Sony isn't reselling the PS2 (with a new controller) under a different name, so I think you might be waiting for quite a long time. Hey, at least it's a good excuse not to buy an HDTV!
      • I can buy a PS2 right now for about $150. In fact, my son went out and did that this summer.

        Therefore, I can expect to buy a PS3 in 2009 for about $250. The games will still work the same. And I'll have an HDTV set for $300 USD then (a good one, with no bugs). And the PS3 won't have those early adoption failure rates.

        Makes no never mind to me.
        • by deepb (981634)
          And the PS3 won't have those early adoption failure rates.
          The PS3 hasn't even been released yet - it's completely impossible to know what the failure rate (or even the internal build quality) is going to be... but hey, whatever helps you sleep at night.
          • The first releases of any product, no matter the product or manufacturer, are going to have more hardware problems than later releases. Period.
    • Don't bet on it. I'm in Europe, and although I preordered the Wii months ago, I was told by the dealer that he'd be getting a meager 20 units, and I'm number 270 on the list.

      I think I'll try to be there when the store opens, which should be a historic first where I come from.
  • Scamming it up (Score:3, Insightful)

    by mrmagicmiked (1016984) on Wednesday November 01, 2006 @06:27PM (#16681051)
    I had every intention of buying about 5-6 consoles and flipping them on eBay. Hey, everyone's doing it.
    • I had every intention of buying about 5-6 consoles and flipping them on eBay. Hey, everyone's doing it.

      Just make sure they're not the exploding kind. EBay frowns on that.
    • Re: (Score:3, Insightful)

      by soft_guy (534437)
      I had every intention of buying about 5-6 consoles and flipping them on eBay. Hey, everyone's doing it.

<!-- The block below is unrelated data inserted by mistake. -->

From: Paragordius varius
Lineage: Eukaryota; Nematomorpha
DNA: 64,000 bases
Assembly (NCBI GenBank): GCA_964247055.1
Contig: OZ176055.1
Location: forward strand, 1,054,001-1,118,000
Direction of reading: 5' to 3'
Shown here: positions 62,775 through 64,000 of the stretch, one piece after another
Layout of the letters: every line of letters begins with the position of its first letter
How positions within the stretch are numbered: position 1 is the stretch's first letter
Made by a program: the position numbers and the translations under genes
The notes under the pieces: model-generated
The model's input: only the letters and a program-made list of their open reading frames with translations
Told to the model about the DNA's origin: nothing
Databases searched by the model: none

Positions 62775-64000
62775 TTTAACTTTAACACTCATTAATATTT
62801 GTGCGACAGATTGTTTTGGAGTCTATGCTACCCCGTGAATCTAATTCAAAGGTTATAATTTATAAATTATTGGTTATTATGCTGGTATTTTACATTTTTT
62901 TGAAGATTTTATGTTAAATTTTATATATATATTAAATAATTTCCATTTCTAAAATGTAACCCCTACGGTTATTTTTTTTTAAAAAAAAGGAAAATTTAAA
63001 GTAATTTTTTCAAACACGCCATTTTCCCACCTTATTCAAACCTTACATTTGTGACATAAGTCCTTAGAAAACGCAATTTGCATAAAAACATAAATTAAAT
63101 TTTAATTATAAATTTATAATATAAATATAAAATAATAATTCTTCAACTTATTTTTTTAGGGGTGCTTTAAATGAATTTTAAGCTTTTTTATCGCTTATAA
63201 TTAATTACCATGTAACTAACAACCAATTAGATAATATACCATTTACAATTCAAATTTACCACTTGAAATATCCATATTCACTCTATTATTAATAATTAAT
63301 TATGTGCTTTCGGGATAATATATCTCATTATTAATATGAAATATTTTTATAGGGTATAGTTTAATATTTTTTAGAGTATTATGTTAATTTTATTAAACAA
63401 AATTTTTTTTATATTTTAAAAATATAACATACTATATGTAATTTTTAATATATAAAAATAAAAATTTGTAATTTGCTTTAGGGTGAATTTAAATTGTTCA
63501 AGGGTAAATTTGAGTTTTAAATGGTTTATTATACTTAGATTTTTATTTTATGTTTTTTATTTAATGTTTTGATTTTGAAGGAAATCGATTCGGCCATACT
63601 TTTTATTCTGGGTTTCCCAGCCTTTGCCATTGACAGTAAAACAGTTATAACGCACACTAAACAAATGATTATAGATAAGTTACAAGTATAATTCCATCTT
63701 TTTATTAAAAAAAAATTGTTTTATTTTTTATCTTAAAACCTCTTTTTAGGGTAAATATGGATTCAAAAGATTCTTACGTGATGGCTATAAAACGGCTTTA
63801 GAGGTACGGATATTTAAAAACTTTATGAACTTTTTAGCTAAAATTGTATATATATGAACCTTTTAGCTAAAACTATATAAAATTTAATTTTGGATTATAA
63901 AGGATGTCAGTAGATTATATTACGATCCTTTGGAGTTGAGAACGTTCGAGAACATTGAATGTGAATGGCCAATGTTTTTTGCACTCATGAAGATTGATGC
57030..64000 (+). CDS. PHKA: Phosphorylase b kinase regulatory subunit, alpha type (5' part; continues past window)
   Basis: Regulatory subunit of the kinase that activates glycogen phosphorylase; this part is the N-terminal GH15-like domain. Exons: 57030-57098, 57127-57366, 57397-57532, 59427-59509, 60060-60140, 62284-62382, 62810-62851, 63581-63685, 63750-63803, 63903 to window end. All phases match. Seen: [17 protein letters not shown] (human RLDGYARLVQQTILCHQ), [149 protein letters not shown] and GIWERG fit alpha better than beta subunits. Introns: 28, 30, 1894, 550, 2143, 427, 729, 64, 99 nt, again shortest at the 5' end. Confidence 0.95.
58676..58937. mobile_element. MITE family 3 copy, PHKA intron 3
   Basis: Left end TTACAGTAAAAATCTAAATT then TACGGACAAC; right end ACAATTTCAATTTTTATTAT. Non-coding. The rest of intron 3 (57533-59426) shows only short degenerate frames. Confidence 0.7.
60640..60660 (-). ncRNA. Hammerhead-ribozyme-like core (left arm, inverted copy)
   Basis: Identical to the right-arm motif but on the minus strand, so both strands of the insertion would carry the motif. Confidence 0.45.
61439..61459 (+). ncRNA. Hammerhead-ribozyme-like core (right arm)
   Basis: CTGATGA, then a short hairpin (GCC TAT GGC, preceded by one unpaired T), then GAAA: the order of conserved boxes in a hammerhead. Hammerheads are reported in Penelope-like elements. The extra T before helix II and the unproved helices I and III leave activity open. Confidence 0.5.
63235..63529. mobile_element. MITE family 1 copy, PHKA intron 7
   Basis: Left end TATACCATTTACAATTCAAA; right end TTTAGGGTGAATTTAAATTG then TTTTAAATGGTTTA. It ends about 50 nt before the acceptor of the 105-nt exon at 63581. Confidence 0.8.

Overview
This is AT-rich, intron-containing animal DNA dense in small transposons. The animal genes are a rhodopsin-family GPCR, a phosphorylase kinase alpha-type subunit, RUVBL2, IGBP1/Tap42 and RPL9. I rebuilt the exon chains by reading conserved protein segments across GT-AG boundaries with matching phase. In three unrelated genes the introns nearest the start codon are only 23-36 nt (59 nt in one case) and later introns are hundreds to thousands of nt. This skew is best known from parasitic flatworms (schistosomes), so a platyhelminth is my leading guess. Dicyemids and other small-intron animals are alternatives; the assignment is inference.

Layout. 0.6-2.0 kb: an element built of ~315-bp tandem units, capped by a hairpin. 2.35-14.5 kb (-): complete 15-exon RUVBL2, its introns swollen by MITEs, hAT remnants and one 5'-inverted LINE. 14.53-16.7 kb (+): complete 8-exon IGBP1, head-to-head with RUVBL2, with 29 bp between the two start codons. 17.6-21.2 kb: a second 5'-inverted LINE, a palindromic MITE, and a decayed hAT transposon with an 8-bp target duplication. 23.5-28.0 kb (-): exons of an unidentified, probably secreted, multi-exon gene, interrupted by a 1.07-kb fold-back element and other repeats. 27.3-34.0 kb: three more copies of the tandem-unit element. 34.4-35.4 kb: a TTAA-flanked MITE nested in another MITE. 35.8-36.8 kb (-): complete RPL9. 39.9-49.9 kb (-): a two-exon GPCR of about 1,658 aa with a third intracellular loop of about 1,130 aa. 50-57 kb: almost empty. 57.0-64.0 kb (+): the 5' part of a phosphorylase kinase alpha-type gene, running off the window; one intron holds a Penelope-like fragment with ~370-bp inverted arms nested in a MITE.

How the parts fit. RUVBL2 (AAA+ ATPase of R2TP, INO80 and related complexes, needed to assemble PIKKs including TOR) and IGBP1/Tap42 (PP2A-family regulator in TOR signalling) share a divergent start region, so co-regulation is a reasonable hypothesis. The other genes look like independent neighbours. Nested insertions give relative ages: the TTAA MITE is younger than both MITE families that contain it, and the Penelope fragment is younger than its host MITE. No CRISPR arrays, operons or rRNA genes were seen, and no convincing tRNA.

Not only that, but I am planning to sell the console in one auction and the box in a separate auction. I will write at the bottom in small print: "You are bidding on a PS3 Box only." Some fool will pay me $800 for just the box.
    • Everyone doing something is not a moral justification. Slavery seems like the most pertinent example. I don't wish to imply that reselling the PS3 is like that though.

      Although the PS3 is a luxury item, gouging people on it is still greedy.
      • by ledow (319597) *
        No, everybody doing something is not a good justification. However, if that "something" is totally within the rights of the law and not harmful and not "forced" on anyone, there's no need to get uppity.

        People stupid enough to pay more to have a console now? That's THEIR problem. Why NOT sell it to them? Do you think Sony would feel guilty (or even be "in the wrong", or even be "shunned" by the collectors) for charging $1000 for a console on release day and $950 the next etc.? Hell no. The only problem
      • by Grishnakh (216268)
        I don't wish to imply that reselling the PS3 is like that though.

        I should hope not. I, for one, congratulate people who gouge others on PS3s. "A fool and his money are soon parted." Anyone stupid enough to pay extra to a gouger for one of these things absolutely deserves to be separated from his money, and if some gougers can successfully take these morons' money away from them, then more power to them.

        Heck, I think that anyone paying the normal retail price ($600) for a PS3 is a fool; anyone paying extr
      • Selling the unit at a profit is business, and not really any more greedy than any other business. It's certainly not a scam no matter how Sony wants to represent it, unless you're selling fake units or something that is not-a-PS3 (or not a complete one).